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Should we rely on our home equity for retirement?
When the prices of houses go way up, the financial community says that people have a lot of wealth and that they don't have to save. But when the prices of houses falls, they don't come out and say,"Hey, you should be saving more." When the stock market was booming through the 90s, they said,"People don't have to save because their savings are already growing at such a high rate." But you didn't hear them say that when the stock market fell in 2000. Grandma's house was 1100 square feet; the average house today is 2300 square feet. Many people are building houses over 4000 square feet. Your house, the maintenance costs of your house go up as the dimensions of the house go up. Your property taxes go way up. So 20 years from now, I believe that the prices of small houses are going to be the premium relative to the price of a large house. People are going to want to downsize and their big house may very well be difficult to sell, not the kind of prices they're anticipating now. So I think getting a lot of equity out of your house a long time in the future is probably not that promising. If you think you'd get a lot of equity in your house now, you're around 50, 60 years old, my advice would be to sell now and start investing that money.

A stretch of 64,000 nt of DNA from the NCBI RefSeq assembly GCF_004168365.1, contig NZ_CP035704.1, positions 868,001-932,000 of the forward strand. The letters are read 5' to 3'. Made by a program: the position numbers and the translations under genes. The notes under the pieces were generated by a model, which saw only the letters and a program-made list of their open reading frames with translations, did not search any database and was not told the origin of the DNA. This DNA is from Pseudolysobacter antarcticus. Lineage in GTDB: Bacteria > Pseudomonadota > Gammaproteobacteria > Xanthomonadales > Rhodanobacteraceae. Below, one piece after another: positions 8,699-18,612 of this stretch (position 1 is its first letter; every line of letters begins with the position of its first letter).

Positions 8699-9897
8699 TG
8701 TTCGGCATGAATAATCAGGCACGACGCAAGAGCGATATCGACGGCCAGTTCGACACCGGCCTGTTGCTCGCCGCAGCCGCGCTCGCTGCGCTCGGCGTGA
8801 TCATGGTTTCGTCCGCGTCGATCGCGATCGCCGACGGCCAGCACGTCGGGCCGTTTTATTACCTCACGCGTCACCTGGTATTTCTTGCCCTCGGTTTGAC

Henry Hebeler is the author of Your Winning Retirement Program. He spent most of his working career at The Boeing Company where he began as an engineer, worked his way through financial analysis, procurement, sales, corporate long range planning, and ultimately became president of Boeing Aerospace Company in Seattle, WA. He has been on advisory committees to the U.S. Congress, Departments of Interior, Commerce, Energy, and Defense, an economic advisor to the Washington State governor and a member of Washington's Economic Development Council. This is an edited transcript of an interview conducted on September 5, 2007.